Ari Onassis was a business partner but above all a very good friend of mine for many years until his death in 1975. It was great to know him and fantastic to be involved in his odyssey and contributes to build his empire. There are so many things that are said about Ari and by creating this blog I want to reflect the reality about him to make sure his memory is not stained by gossiping people that don't know anything about him. You can also view my website:

Friday, September 28, 2007

On Christina's Russian husband

It was, beyond doubt, the year's strangest love match. This week in Moscow, Christina Onassis, 27, heir to her late father Aristotle's $500 million shipping, financial and industrial empire, is set to marry a Soviet citizen and Communist Party member who, say U.S. intelligence sources, may have KGB connections. What is more, she apparently intends to make her home in the Soviet capital.
A family member in Athens glumly calls the affair a "disaster that has befallen us." For Christina, report friends, it is quite the opposite: the happy ending to a romance that began in Paris in 1976. It was there that she first met Sergei Kauzov, 37, a slender, quiet man with thinning blond hair, a mouth glistening with gold teeth, and a glass eye that he now and then calmly removes and replaces in public. A graduate of a Moscow foreign-language institute, Kauzov is fluent in French and English as well as his native Russian. He had been sent to Paris as a representative of Sovfracht, the Soviet ship-chartering agency. There, say Onassis company sources, he met Christina over a business lunch at which she was initiating a deal to lease oil tankers to the Soviets. She drove Kauzov home in her limousine. More personal rendezvous followed, first at Russian restaurants in Paris, later at, apartments lent to them by friends.
Kauzov's apparent freedom as a foreign-based deal maker leads U.S. intelligence officials to think it is "extremely likely" he has—or had—some affiliation with the KGB. But romance evidently was not in his instructions from the home office, and his increasingly fond friendship with Christina was broken off by Kauzov's recall to Moscow last fall. Christina pursued Kauzov with phone calls, telex messages and couriers, and a visit to Moscow late last year. Meanwhile, Sergei filed for divorce from his cellist-wife Natasha, gave her custody of their nine-year-old daughter, and moved in with his mother. In June, Christina told U.S. Oil Magnate Armand Hammer, a longtime family friend, that she was off to Moscow again, this time to marry Kauzov.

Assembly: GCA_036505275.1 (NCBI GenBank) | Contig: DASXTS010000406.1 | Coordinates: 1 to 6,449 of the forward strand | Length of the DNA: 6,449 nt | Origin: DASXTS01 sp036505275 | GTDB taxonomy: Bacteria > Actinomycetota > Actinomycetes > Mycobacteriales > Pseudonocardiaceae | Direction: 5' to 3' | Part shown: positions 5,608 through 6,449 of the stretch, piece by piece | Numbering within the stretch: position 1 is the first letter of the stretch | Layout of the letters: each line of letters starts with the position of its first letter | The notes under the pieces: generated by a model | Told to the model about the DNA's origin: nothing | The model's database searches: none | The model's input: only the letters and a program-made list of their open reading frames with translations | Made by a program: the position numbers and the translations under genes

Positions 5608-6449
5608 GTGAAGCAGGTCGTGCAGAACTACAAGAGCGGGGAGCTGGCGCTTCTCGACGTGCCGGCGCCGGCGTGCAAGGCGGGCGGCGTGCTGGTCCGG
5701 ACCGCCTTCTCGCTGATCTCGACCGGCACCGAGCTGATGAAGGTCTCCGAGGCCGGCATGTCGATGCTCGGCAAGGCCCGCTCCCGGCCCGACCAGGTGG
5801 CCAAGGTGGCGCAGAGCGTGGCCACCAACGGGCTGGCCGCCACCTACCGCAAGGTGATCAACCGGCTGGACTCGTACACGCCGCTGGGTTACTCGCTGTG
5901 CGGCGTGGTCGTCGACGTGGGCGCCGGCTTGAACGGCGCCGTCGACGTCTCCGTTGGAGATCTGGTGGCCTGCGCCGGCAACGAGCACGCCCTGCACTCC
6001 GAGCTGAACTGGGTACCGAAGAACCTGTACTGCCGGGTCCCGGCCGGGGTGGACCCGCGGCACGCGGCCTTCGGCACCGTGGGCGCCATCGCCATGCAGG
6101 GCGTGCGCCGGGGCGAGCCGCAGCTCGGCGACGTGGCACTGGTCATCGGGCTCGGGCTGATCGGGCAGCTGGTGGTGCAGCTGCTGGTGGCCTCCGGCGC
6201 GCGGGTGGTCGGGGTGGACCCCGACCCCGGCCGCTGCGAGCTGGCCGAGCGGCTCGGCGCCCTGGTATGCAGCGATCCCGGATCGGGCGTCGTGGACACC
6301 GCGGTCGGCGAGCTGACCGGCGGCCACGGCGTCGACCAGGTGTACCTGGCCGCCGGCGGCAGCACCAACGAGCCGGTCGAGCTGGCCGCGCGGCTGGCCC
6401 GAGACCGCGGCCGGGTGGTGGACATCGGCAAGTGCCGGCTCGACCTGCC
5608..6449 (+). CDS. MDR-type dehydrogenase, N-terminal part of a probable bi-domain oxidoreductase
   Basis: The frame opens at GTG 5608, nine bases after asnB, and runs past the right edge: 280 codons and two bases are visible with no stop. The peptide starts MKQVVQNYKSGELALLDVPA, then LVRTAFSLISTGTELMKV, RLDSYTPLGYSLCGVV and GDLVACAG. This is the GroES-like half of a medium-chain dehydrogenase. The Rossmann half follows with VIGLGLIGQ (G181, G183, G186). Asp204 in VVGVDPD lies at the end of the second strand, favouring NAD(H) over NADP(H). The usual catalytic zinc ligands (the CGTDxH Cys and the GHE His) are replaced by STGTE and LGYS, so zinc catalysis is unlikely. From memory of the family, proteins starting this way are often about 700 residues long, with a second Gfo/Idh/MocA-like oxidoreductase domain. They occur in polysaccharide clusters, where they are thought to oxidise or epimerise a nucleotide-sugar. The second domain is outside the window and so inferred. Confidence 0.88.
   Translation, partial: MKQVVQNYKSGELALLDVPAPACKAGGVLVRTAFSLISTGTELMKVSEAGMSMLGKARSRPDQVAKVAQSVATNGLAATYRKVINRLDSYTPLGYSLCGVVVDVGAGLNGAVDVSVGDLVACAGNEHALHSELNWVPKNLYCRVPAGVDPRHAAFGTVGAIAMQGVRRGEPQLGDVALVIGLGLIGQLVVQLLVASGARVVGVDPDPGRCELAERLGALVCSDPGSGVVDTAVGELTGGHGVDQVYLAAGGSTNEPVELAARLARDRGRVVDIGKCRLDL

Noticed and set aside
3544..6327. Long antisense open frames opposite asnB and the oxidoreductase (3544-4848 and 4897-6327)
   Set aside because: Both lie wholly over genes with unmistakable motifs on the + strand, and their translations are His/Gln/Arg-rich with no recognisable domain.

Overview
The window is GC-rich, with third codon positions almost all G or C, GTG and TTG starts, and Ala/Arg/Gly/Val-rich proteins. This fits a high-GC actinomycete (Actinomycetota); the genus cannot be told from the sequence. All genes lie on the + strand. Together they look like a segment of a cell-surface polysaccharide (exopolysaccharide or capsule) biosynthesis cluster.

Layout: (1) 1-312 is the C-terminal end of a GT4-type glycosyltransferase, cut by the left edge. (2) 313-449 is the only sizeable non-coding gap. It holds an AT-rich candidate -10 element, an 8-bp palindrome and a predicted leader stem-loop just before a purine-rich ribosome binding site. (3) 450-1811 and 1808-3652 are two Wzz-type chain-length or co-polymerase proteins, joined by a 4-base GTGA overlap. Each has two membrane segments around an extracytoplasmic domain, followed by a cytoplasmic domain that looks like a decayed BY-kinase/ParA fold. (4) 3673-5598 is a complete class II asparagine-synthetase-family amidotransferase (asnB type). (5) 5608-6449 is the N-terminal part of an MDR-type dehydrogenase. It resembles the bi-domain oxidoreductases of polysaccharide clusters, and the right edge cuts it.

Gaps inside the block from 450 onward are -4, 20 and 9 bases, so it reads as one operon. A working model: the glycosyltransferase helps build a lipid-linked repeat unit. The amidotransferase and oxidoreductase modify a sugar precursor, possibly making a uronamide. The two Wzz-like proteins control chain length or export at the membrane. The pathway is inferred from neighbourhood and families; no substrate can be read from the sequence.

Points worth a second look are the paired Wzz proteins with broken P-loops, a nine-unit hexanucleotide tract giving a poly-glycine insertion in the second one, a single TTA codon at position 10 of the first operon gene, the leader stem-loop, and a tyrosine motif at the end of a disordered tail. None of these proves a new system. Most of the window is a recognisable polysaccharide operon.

The match, if it proceeds as planned, will be Christina's third. Her previous ventures in love have been disasters. Her first important romance was with Peter Goulandris, heir to another Greek shipping fortune, but the couple were so incompatible that they never got as far as the altar. That over, she married, at 20, a Los Angeles real estate broker more than twice her age named Joseph Bolker. Nine months later, they divorced. Four months after her father's death, in 1975, she married Alexander Andreadis, scion of an Athens business family. "It is like being made a king for life," gushed Andreadis, who was dethroned by divorce less than two years afterward.
According to Armand Hammer, the romance with Kauzov is more serious. "He had been helping her, advising her in many things, including her business," Hammer told TIME. "She feels she can trust him." Apparently so. Christina is said to be shopping for a cooperative apartment in Moscow, or a dacha near by, or both. "I'm very adaptable," she told one interviewer. Sergei, for his part, is said to be ready to take his wife's surname.
Kauzov, however, is unlikely to take over the Onassis shipping empire as well. Christina—who has demonstrated a shrewd capability for keeping her professional and love lives separate—insisted last week that the business would continue to be run by its present executives, who include many of her father's old associates. Beyond that, she should be able to acquire a Soviet visa that permits her to come and go as she pleases. Thus Christina could continue commuting between New York, Paris and Monte Carlo to conduct her corporate affairs from those preeminently non-Communist bastions

No comments: